That unique artist, director and psycho-geographic savant Andrew Kötting sculpts another strange film-shamanic happening – intriguing, sometimes baffling, a bit preposterous, but pregnant with ideas. Tonally, his work is complex; humour is a part of it, and the film can’t really function without humour on the audience’s part, but it also requires a setting aside of mockery and irony, demanding instead to be accepted as a kind of higher playfulness, an inspired and transcendental jeu d’ésprit. In his 2012 film Swandown, Kötting included among his cast of characters a cameo from the comedian Stewart Lee, who was permitted to take the mickey a bit. But I sense that this isn’t a response that the film-maker wants to encourage.
Like much of his previous work, this is a dream-documentary road movie, a journey across a physical and mental landscape – using both video and Super 8, in the enigmatic company, as so often before, of the author Iain Sinclair whose world view is a cousin to Kötting’s. Sinclair’s own film-prose-poem London Orbital from 2002, co-directed with Christopher Petit, and featuring an appearance from JG Ballard, is a point of comparison.
What we are seeing here is the creation of a ritualised dramatic fiction, a film about a mysterious object that is itself a mysterious object, and the participants must enter into the spirit of it all with a straight face. The audience need not make exactly that commitment, although you do have to indulge it.
The premise is that artist Steve Dilworth has fabricated a box made out of whalebone, the size of a loaf of bread, taken from the remains of a whale that was beached on the Isle of Harris in Scotland. Now Kötting and Sinclair are going to bring this box back to where this event supposedly happened, bury it there, and so achieve a sort of mystical closure and a sense of oneness with the natural world. Kötting also uses some recorded statements on the soundtrack from Philip Hoare, author of the book Leviathan, or The Whale – and these statements themselves sound as if they are being transmitted via radio signals from another planet.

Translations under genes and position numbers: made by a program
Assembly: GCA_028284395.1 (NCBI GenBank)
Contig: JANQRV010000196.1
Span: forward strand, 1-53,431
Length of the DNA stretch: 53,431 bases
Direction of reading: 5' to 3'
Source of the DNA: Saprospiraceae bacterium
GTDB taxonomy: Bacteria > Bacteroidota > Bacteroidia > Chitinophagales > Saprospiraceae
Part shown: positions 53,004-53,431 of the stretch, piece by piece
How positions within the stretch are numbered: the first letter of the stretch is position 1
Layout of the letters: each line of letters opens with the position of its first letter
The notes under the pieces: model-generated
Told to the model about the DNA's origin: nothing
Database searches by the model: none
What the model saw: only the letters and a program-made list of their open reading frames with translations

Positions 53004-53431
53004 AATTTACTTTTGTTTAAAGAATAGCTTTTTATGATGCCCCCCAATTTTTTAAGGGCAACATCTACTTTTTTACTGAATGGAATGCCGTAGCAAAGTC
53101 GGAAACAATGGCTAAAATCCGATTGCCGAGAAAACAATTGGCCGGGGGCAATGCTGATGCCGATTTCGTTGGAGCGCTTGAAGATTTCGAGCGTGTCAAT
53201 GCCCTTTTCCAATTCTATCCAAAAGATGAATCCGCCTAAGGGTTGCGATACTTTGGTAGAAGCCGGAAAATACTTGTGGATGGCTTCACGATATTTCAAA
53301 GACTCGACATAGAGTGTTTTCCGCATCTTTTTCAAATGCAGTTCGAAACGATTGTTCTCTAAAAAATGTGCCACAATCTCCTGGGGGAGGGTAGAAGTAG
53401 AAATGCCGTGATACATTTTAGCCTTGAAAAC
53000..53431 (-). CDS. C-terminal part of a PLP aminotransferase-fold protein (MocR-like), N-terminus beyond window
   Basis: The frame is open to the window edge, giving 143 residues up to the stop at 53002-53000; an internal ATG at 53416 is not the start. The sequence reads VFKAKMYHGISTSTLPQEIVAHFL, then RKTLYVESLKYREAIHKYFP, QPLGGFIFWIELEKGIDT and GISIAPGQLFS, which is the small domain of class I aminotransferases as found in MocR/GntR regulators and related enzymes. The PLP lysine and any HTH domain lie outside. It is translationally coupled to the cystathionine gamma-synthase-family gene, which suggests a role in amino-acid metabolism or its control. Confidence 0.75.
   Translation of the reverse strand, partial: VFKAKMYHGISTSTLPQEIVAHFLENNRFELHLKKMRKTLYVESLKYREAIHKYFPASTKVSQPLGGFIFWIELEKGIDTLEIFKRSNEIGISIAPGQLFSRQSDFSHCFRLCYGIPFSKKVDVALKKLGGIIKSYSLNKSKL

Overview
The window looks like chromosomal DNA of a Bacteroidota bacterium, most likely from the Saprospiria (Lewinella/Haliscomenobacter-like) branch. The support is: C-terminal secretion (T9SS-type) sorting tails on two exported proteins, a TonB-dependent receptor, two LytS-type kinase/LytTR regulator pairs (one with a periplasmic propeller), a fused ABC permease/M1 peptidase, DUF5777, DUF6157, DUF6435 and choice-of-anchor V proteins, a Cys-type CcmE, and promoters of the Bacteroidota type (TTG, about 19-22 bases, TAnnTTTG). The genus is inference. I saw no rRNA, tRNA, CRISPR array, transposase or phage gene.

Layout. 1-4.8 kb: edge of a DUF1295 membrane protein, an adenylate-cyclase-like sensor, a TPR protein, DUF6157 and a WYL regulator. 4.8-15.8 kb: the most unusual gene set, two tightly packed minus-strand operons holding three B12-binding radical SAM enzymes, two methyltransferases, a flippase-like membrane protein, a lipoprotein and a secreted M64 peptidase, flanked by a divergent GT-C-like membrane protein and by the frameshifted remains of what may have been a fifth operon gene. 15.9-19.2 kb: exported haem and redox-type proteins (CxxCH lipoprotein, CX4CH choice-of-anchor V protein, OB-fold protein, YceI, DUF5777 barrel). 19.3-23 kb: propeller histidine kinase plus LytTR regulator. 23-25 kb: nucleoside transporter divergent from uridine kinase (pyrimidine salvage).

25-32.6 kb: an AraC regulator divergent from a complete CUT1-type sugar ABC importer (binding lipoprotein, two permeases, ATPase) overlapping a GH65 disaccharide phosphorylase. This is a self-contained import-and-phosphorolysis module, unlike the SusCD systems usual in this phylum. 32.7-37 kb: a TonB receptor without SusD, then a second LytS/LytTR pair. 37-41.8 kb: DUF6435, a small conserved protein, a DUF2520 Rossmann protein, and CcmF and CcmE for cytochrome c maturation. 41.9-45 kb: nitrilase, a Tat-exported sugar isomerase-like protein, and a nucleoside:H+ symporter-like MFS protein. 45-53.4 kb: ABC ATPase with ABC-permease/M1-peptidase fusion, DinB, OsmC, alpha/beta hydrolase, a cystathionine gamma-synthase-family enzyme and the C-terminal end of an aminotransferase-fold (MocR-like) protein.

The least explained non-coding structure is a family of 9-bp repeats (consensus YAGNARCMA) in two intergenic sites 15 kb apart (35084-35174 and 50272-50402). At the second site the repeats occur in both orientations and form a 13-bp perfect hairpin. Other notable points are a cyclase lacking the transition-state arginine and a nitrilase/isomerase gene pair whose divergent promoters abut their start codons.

On the way, they make various important pit-stops, paying homage at landmarks. The Scottish artist and singer stage-named MacGillivray (otherwise Kirsten Norrie) performs some beautiful mermaid-style keening/singing over the box, and the conceit is that this will imbue it with greater power, like a charged spiritual battery.
But the most important parts of the film come when Kötting reflects on his daughter, Eden (also featured in his 2011 film Louyre: This Our Still Life), who has a genetic disorder. There are many enigmatic scenes in which Eden is shown in a wood, sitting on a chair, startlingly cradling a rifle – evidently not loaded – and sometimes peering through binoculars. Kötting ponders what Eden sees, what she feels, and he does so with an absolute refusal of sentimentality or condescension.
This whole thing, the whole elaborate business of transporting a whalebone box, could be an unacknowledged metaphor for his feelings about Eden, or displacement activity.
At its best, The Whalebone Box is folk horror without the horror, and there are some disturbing sequences imagining the box floating through stark woodland, as if in a nightmare. This film is a butterfly that won’t be broken on any wheel; in fact, it’s strong enough to break the wheel. I’ve never quite known exactly what to make of Kötting’s work, but it always has an engaging and very human quality, and it is never dull.
• The Whalebone Box is available on Mubi from 3 April.